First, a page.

DENVER -- The Rockies' Carlos Gonzalez could crack a slam-dunk joke after his two-run bloop homer to left field, which bounced out of the glove of the Padres' Cory Spangenberg in his jump ball with a fan at Coors Field, survived a replay review in Monday night's 7-6 Padres win."He
DENVER -- The Rockies' Carlos Gonzalez could crack a slam-dunk joke after his two-run bloop homer to left field, which bounced out of the glove of the Padres' Cory Spangenberg in his jump ball with a fan at Coors Field, survived a replay review in Monday night's 7-6 Padres win.
"He made the catch, but when he was coming down, on video it looks like he dunked the ball -- like it was an alley-oop or something," said Gonzalez, whose homer off former Rockies teammate Jordan Lyles brought the Rockies within one run in the sixth inning.
Convinced the homer only happened because of interference by a fan in the front row, Spangenberg and Padres manager Andy Green believed it should have been a slam-dunk reversal for replay officials. However, it was allowed to stand because a review couldn't definitively determine the fan, rather than Spangenberg's impact with the wall, caused the ball to jar loose.
Green argued the decision with crew chief Brian Gorman -- the second-base umpire -- and earned an automatic ejection, the sixth of his career and first this season.
"You feel like the fool at the airport yelling at the flight attendant that your flight's delayed, because Brian didn't make that call," Green said. "It's not his fault. It's not [third-base umpire Dan Iassogna's] fault out there in the outfield. You're not going to make that call, but there's nobody to yell at about that call. I probably would have been smart to put the headset on and yell at [the replay officials]."
Spangenberg said he felt the fan hit his glove.
"I felt the ball go in my glove, and then all of a sudden when I was bringing it back I felt the ball change directions, which I don't think happens by just hitting the wall," Spangenberg said. "I think the replay says it all.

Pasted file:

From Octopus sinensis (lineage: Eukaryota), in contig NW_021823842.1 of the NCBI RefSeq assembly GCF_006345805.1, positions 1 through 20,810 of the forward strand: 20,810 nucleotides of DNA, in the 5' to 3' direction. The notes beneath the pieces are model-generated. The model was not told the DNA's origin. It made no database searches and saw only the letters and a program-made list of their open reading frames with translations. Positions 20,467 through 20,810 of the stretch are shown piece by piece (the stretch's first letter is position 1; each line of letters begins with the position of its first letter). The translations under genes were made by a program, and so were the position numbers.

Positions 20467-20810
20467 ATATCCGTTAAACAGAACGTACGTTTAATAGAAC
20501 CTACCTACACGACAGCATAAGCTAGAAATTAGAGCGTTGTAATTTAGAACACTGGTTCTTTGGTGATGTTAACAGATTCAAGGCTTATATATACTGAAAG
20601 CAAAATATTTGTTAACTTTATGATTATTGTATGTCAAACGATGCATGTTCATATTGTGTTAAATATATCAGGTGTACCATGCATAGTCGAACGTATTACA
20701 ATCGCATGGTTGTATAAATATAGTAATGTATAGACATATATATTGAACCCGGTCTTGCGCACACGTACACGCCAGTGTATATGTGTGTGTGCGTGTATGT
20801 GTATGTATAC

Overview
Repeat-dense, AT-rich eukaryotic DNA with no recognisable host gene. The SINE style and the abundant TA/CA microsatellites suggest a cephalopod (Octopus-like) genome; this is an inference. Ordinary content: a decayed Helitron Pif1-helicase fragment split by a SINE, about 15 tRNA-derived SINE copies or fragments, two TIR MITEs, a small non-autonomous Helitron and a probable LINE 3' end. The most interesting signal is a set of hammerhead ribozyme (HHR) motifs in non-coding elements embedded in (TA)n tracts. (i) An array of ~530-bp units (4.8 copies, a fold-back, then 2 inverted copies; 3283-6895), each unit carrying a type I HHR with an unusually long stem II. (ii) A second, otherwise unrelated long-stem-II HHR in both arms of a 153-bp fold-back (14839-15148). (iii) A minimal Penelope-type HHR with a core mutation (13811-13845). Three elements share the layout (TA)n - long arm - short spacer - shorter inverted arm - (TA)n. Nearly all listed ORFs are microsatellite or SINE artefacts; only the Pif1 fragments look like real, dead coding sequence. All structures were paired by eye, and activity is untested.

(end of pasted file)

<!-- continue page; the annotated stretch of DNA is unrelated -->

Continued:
"[Robbing a homer] was an awesome feeling. I've never done that in my career. Obviously it didn't last too long."
"Seemed pretty simple to me," Green said. "I've had calls overturned on us plenty of times when a fan's fingers or hands are over the railing and they touch the players glove or touch the ball. Both of those things happened. Left hand touches the glove. Right hand literally spins the baseball in his glove while both hands are over the field. To me, that's literally the definition of spectator interference."
Gonzalez said he thought the hit "was going to go farther," and complimented Spangenberg for getting in position to make the catch.
According to Statcast™, it would be hard for Gonzalez to hit a softer homer.
It was Gonzalez's second homer of the season, but totally different from the first. That one, in an 8-3 loss to the Braves in the home opener, was measured by Statcast™ at 113.7 mph. This one was clocked at 96.7 mph. For perspective, just 11 of the 277 home runs hit in the Majors entering Monday had a Statcast-measured exit velocity of less than 97 mph.
It was also Gonzalez's second-softest homer since Statcast™ began tracking exit velocity in 2015. On Sept. 2, 2015, he lobbed one out against the D-backs' Matt Stites at 94.3 mph.
Thomas Harding has covered the Rockies since 2000, and for MLB.com since 2002. Follow him on Twitter and like his Facebook page. Owen Perkins contributed to this report.